Has anyone done it? Any problems?
Has anyone done it? Any problems?
The only problem I can foresee is it’s possible that windows service packs may not install because of grub. I have seen this in Vista and I have done trial installs of W7 RC with OS11.1
If this does become an issue at any time, the solution is easy. Restore the Windows boot code, install the service pack, re-install grub.
All About Grub - openSUSE
I currently have a Win7/openSUSE 11.2 setup, and there were no problems with it at all. As with previous releases, it is better to install Windows first and then install openSUSE so grub detects it.
A note on Win7 is by default it creates a 100MB boot partition and a main system partition. When grub is setup, it needs to point to the Windows boot partition in order to chainload because the system partition cannot boot on its own. Other than that, the two coexist swimmingly.
Didn´t use GAG with Windows 7, though I always had good results with GAG for Windows 2000, XP and Vista.
When you use GAG it does not matter in which order you install the OS´s. Make sure that for Linux and BSD you install the boot loader in the root partition.
GAG you will find here: GAG, the Graphical Boot Manager
Very interesting. I’ve installed a few of windows 7 and not once did I get a 100mb boot partition. I wonder what you and I are doing differently.
Perhaps some version difference, I do have a 100MB NTFS partition labeled “System Reserved”. Seems like openSUSE mounted it under /media/System_Reserved… and it does indeed contain bootfiles.
Using Win7 professional.
I have no problems running the two operating system alongside. Installed the servicepacks under vista just fine as well… although SP1 took like 5 tries of doing the same thing before it installed… and it took longer than it takes to install the OS itself.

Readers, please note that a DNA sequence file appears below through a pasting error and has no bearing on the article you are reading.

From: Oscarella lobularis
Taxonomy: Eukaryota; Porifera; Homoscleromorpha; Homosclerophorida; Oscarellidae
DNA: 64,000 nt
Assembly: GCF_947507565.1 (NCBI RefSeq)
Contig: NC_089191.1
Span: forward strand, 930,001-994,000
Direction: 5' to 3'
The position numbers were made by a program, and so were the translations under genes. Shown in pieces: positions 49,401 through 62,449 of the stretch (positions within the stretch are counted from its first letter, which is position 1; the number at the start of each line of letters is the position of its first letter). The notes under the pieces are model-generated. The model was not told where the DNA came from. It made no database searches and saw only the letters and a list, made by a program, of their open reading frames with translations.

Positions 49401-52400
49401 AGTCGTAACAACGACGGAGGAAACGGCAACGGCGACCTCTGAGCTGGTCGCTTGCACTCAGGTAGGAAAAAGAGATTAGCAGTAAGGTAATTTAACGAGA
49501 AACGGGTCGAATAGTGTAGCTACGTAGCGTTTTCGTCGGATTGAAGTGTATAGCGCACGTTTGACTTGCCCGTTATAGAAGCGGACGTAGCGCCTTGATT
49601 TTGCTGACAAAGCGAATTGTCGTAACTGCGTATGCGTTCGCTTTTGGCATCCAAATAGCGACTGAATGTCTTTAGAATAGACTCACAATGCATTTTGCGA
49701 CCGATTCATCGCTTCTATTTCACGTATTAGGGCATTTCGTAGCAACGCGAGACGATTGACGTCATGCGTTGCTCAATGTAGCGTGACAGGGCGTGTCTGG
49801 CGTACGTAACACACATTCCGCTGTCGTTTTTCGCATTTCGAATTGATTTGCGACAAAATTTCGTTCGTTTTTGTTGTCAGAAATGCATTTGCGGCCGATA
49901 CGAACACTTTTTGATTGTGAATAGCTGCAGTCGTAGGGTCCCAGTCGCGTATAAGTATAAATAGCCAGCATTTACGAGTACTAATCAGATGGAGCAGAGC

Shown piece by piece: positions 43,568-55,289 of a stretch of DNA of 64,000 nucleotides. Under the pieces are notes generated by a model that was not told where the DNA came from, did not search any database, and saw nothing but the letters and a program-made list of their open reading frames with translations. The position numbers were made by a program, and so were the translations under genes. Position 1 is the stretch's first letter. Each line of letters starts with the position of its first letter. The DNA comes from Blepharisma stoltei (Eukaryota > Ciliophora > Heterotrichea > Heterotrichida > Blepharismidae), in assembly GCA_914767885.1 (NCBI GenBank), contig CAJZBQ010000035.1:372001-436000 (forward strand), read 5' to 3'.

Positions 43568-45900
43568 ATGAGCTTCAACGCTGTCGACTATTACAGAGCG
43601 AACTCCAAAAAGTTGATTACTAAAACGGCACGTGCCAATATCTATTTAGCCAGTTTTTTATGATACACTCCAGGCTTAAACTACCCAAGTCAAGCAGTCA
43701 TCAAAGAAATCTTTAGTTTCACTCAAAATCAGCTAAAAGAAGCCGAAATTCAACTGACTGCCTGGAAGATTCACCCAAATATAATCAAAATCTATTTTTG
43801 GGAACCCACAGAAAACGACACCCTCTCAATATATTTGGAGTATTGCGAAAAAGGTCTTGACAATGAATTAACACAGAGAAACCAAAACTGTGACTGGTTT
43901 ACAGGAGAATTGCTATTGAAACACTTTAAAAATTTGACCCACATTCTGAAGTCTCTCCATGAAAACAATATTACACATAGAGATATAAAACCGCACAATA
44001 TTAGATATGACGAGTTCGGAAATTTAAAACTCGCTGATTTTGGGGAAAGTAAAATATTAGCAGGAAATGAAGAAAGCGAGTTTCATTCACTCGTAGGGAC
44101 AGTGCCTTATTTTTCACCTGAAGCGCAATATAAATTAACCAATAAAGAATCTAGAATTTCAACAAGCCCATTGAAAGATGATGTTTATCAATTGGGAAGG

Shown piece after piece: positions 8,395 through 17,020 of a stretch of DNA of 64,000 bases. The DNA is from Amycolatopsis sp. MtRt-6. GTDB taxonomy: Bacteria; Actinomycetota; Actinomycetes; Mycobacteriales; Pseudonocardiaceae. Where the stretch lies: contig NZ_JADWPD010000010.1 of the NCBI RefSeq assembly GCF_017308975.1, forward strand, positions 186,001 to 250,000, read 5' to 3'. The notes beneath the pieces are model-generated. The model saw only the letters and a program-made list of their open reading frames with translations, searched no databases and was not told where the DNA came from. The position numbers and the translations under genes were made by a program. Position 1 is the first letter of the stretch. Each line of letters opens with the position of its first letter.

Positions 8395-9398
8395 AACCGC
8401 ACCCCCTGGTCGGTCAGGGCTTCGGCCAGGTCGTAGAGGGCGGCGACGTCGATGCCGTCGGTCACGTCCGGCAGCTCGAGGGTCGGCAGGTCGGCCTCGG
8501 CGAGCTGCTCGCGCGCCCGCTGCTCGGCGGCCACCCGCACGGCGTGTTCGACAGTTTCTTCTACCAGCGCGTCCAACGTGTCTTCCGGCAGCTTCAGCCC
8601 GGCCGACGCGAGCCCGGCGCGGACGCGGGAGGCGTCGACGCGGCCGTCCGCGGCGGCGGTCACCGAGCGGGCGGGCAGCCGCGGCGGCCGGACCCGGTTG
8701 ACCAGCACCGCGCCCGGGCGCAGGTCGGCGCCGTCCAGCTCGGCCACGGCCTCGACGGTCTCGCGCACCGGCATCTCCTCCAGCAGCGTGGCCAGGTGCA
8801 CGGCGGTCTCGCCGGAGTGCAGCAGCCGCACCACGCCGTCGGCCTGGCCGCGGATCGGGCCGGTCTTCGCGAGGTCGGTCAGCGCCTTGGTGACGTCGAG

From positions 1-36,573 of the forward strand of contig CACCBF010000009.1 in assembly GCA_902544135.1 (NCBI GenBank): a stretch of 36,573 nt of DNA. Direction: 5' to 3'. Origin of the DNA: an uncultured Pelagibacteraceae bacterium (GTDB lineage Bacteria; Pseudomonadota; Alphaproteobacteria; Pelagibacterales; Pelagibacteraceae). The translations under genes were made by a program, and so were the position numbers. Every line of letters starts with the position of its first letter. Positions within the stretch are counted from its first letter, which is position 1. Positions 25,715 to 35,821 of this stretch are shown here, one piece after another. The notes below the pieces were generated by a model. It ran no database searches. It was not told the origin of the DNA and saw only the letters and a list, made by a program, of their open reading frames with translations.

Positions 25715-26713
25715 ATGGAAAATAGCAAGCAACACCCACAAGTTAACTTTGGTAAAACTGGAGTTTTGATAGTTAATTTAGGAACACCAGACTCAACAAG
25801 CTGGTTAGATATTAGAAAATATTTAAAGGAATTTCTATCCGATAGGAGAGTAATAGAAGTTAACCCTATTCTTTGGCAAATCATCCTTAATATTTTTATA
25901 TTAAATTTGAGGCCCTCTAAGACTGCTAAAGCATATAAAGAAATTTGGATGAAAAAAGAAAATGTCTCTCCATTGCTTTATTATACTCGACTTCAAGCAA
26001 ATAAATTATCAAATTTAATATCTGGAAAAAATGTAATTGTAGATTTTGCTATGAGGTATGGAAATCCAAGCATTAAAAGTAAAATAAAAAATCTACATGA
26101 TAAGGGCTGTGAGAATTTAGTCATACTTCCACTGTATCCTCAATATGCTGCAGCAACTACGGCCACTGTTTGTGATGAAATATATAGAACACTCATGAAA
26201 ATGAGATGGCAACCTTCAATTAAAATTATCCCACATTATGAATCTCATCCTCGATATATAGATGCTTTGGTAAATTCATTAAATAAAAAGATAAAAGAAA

I agree with you John. I didn’t get this either. Mind I’m talking the RC. Didn’t buy the **** (*= use imagination )
All mine have been so-called “windows 7 professional upgrades” of xp which requires a clean install onto an existing NTFS partition at location sda1.
The upgrades were performed by running “windows easy transfer” to take the data off, archive the whole old xp filesystem/tree in a folder named “windows.old” on sda1, and install win7 fresh and clean onto the old NTFS partition at sda1.
I wonder if this:
I do have a 100MB NTFS partition labeled “System Reserved”
is really a proprietary OEM reserved partition like notebook vendors commonly put on their notebook drives, where the bootloader files so often end up because it’s a windows-readable partition at sda1?
On my Vista/Win7/Linux box, there’s a small partion with diagnostic stuff in it. When I booted it out of curiosity, it actually copied Disk 1’s partition table to Disk 2, which lead to some fun with gpart & sfdisk patching the table back up, as the dumped partition table, was sitting on the disk in a “lost” partition rather than copied safe to central storage.